Fibroblast growth factor 9 is a novel modulator of negative affect (depression)

This study used rats and postmortem human hippocampal tissue to show that there are two proteins in inverse relationships to each other that are involved in major depressive disorder (MDD). They are both fibroblast growth factors (FGF) specifically FGF2 and FGF9. FGF2 is decreased (http://www.ncbi.nlm.nih.gov/pubmed/25079902) in postmortem tissue of depressed individuals and FGF9 in increased. Also in rats, the same thing is seen. In rats if FGF9 levels are increased experimentally, they start showing symptoms of depression, and localized blockade of FGF9 reduces depression and anxiety symptoms. Also, “chronic social defeat stress” (an animal model recapitulating some aspects of MDD) in rats increases FGF9 levels.

What are FGF2 and 9? They are growth factors, produced by the cells of the body and the brain. They are involved in the proliferation and differentiation of somatic cells and neurons. They are important and key factors in the growth, differentiation and development of the brain. (The regulation of FGFs expression as well as of their receptors during development presumably plays a critical role in cell-cell signaling among neurons, astrocytes and microglia in the immature human brain: http://www.med.unibs.it/~airc/pdf/fgf%20human%20brain.pdf)

Important in the growth and development and differentiation of the brain, changed in depression, changed when depression is induced, and in normal controls, levels are different than in people with MDD. All good reasons to think of them as good targets for treatment and as markers for MDD.

Original Article: http://www.pnas.org/content/early/2015/09/02/1510456112

Fibroblast growth factor 9 is a novel modulator of negative affect

Molecular mechanisms mediating negative emotion and contributing to major depression remain elusive: here, we present evidence implicating fibroblast growth factor 9 (FGF9) as a key mediator. We use whole-transcriptome studies of postmortem human tissue to demonstrate that FGF9 is elevated in depression. Reverse translation animal studies demonstrate that both endogenous and exogenous FGF9 promotes anxiety- and depression-like behavior. Conversely, localized blockade of endogenous FGF9 expression decreases anxiety behavior. To our knowledge, this paper is the first description of hippocampal FGF9 function and the first evidence implicating FGF9 in negative affect. Thus, FGF9 represents a novel target for treating affective disorders. Moreover, our findings suggest that FGF2 and FGF9 work in functional opposition; we hypothesize that the balance between FGF factors may prove critical for optimal regulation of mood.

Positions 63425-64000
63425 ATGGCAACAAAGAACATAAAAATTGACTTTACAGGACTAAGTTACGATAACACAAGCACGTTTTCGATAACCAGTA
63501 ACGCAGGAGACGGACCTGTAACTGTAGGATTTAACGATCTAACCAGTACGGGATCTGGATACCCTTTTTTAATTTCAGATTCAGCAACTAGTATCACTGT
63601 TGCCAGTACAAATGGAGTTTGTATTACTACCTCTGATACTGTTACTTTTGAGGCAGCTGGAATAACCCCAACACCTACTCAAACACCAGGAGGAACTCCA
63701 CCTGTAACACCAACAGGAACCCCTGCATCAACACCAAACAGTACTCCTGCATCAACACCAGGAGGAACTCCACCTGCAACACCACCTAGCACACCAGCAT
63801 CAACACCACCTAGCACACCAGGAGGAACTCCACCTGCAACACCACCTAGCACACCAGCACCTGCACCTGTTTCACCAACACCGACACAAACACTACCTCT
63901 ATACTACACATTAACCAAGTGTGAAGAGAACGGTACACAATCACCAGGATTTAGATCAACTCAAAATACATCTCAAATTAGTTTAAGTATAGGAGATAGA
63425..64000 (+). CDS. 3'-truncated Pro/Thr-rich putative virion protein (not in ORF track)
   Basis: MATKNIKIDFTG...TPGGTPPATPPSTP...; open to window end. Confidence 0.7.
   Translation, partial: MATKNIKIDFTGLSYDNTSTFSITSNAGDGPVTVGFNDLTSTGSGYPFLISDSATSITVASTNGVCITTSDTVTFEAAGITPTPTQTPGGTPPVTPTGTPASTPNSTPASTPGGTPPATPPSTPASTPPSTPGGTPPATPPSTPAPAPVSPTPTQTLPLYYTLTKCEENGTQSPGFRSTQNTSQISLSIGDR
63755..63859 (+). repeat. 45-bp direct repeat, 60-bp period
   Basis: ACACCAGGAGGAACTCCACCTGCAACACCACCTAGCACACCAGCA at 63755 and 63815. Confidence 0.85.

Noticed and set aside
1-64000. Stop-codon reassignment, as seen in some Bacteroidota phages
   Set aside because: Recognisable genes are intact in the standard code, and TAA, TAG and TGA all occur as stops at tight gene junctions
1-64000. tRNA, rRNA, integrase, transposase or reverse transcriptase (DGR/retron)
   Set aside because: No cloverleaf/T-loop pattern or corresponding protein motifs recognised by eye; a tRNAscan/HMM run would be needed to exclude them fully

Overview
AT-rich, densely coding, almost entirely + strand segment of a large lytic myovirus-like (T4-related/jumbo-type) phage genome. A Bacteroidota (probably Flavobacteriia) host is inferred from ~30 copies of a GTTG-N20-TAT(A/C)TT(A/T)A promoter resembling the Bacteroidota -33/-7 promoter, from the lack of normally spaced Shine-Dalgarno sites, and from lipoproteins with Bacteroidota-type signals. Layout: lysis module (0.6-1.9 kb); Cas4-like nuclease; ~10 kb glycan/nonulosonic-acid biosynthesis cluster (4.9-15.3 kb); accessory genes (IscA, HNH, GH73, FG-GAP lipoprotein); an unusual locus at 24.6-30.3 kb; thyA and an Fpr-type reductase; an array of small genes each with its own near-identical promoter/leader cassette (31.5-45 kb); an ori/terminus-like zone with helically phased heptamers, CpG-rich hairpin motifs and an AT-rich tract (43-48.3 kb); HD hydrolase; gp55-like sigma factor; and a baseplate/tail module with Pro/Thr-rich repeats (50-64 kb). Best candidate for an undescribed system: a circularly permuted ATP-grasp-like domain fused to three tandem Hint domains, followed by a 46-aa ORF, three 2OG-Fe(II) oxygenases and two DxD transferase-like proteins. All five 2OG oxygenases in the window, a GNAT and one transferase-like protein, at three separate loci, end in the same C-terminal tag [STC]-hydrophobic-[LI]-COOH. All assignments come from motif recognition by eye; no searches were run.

Abstract

Both gene expression profiling in postmortem human brain and studies using animal models have implicated the fibroblast growth factor (FGF) family in affect regulation and suggest a potential role in the pathophysiology of major depressive disorder (MDD). FGF2, the most widely characterized family member, is down-regulated in the depressed brain and plays a protective role in rodent models of affective disorders. By contrast, using three microarray analyses followed by quantitative RT-PCR confirmation, we show that FGF9 expression is up-regulated in the hippocampus of individuals with MDD, and that FGF9 expression is inversely related to the expression of FGF2. Because little is known about FGF9’s function in emotion regulation, we used animal models to shed light on its potential role in affective function. We found that chronic social defeat stress, an animal model recapitulating some aspects of MDD, leads to a significant increase in hippocampal FGF9 expression, paralleling the elevations seen in postmortem human brain tissue. Chronic intracerebroventricular administration of FGF9 increased both anxiety- and depression-like behaviors. In contrast, knocking down FGF9 expression in the dentate gyrus of the hippocampus using a lentiviral vector produced a decrease in FGF9 expression and ameliorated anxiety-like behavior. Collectively, these results suggest that high levels of hippocampal FGF9 play an important role in the development or expression of mood and anxiety disorders. We propose that the relative levels of FGF9 in relation to other members of the FGF family may prove key to understanding vulnerability or resilience in affective disorders.

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